Review: Beauty’s Daughter (American Blues Theater)

| July 17, 2017 | 0 Comments

Wandachristine stars in Beauty's Daughter by Dael Orlandersmith, American Blues Theater 1          
      

  

Beauty’s Daughter

Written by Dael Orlandersmith 
at Stage 773, 1225 W. Belmont (map)
thru Aug 5  |  tix: $19-$49  |  more info
       
Check for half-price tickets   
     


    
  

A production, and performance, bursting with humanity

  

Wandachristine stars in Beauty's Daughter by Dael Orlandersmith, American Blues Theater 3

    
American Blues Theater presents
    
Beauty’s Daughter

Review by Catey Sullivan

With transcendent one-woman shows including The Gimmick and Black ‘n Blue Boys/ Broken Men, Dael Orlandersmith long ago emerged as a vital American troubadour. When she writes about growing up in Harlem, the stories are sharp as broken glass, tales that carry a brutal, vivid rush that makes the Harlem of her youth as real as breath.

Wandachristine stars in Beauty's Daughter by Dael Orlandersmith, American Blues Theater 5With Beauty’s Daughter, Orlandersmith returns to the broken beauty of the neighborhood where she came of age. American Blues Theater’s production of the 80-minute piece illuminates a host of intensely memorable characters while weaving a story of a place where the price of escape is a lifetime weighted by memories of those left behind. Beauty’s Daughter evokes the haunting tales of Nelson Algren while at the same time standing wholly on the sublime originality of Orlandersmith’s peerless voice.

Directed by Ron OJ Parson, ABT’s staging stars Wandachristine, who plays both “Diane” (Orlandersmith’s alter-ego in the play) and an indelible parade of Harlem residents. And while Wandachristine is not Orlandersmith, she makes the playwright’s words resonate with power and truth.

The Harlem of Beauty’s Daughter is not a place of effortless happiness or serenity or hope, but neither is it a place of relentless ugliness and despair. In Orlandersmith’s depiction of characters who people the community, Beauty’s Daughter is marked by light and laughter, even at its darkest moments.

Wandachristine’s compelling performance is a the pulsing heart of the piece. She contains multitudes: A seemingly simple change of hat, posture or inflection, and the actor morphs into characters ranging from a high school student wheedling for a little too much help finishing a term paper to a crude middle-aged Italian man wheedling for sex. Beauty’s Daughter ultimately coalesces into a living mosaic, each of the many souls that cross the stage create a piece in it.

Wandachristine stars in Beauty's Daughter by Dael Orlandersmith, American Blues Theater 2 Wandachristine stars in Beauty's Daughter by Dael Orlandersmith, American Blues Theater 6Wandachristine stars in Beauty's Daughter by Dael Orlandersmith, American Blues Theater 1

“Diane” is both narrator and thru-line; it’s through her gaze that the audience meets the denizens of Harlem. When Diane speaks, it’s as poetic as it is urgent. The pain and the fear that accompany first menstruation, the devastation of learning the man you love doesn’t love you back, the double-pang of fear and insecurity that comes when a close relative catalogues your failures – in Diane’s voice, these episodes are both intensely specific and undeniably universal. The interludes make Diane as memorable as the people she encounters.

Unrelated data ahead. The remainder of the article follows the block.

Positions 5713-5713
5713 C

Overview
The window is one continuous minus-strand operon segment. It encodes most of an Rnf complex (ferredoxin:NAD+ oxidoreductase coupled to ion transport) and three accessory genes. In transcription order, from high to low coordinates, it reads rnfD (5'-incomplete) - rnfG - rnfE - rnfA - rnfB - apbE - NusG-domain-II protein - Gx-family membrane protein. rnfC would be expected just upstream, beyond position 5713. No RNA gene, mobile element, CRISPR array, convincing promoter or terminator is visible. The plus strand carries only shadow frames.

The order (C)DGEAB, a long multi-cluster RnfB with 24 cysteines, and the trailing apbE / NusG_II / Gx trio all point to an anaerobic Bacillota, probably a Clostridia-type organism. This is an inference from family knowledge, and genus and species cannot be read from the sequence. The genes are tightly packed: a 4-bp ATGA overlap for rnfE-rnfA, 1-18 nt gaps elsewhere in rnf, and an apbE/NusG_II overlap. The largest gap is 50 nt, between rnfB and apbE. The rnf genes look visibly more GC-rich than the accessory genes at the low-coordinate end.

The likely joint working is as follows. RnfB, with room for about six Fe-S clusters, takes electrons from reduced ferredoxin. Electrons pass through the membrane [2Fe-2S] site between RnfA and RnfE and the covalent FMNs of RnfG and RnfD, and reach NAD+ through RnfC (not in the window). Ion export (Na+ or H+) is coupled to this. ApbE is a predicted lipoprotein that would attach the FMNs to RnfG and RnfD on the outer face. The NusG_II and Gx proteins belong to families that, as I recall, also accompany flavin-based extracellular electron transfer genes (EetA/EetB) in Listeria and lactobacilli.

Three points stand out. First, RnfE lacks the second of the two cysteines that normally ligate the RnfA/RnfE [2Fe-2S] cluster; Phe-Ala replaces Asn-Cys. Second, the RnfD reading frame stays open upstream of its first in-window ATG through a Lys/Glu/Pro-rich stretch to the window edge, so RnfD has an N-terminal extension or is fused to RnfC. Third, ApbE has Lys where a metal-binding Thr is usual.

One of the most provocative elements of Beauty’s Daughter lies in the connection between Diane – who eventually goes to college and becomes a successful writer – and the souls lost forever to the “crack smoke” and crumbling streets where she grew up. The only thing that separates “me from them,” Diane notes, is the books in her home. That’s a fine, harrowing line. And it’s a reality that imbues Beauty’s Daughter with a sense of loss that’s twined around its unmistakable joy as Orlandersmith both celebrates and mourns the people she grew up with.

Director Parsons understands the mingling of elegy and joie de vivre that run in parallel currents through Orlandersmith’s writing. With Wandachrstine entrusted with the words, the result is a production that’s bursting with humanity.

  
Rating: ★★★★
  

Beauty’s Daughter continues through August 5th at Stage 773, 1225 W. Belmont (map), with performances Thursdays-Saturdays at 7:30pm, Sundays 2:30pm.  Tickets are $19-$49, and are available by phone (773-327-5252) or online through Vendini.com (check for availability of half-price tickets). More information at AmericanBluesTheater.com(Running time: 80 minutes, no intermission. Note: Recommended for ages 14+)

Wandachristine stars in Beauty's Daughter by Dael Orlandersmith, American Blues Theater 4

Photos by Michael Brosilow 


  

artists

cast

Wandachristine (Diane, others)

behind the scenes

Ron OJ Parson (director), Caitlin McLeod (scenic design), Jared Gooding (lighting design), Michael Alan Stein (costume design), Eric Backus (sound design), Mary O’Dowd (props design), Paul Deziel (projection design), Artemis Steakley Freeman (assistant director), Wilson Cain (dramaturg), Cara Parrish (stage manager), Samantha R. Dzirko (production manager), Artemis Lynne (asst. director), Kathy Logelin (dialect coach), Cristin Carole (choreographer), Michael Brosilow (photos)

Wandachristine stars in Beauty's Daughter by Dael Orlandersmith, American Blues Theater

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Category: 2017 Reviews, American Blues Theater, Catey Sullivan, One-Man Show, Stage 773, Video, YouTube

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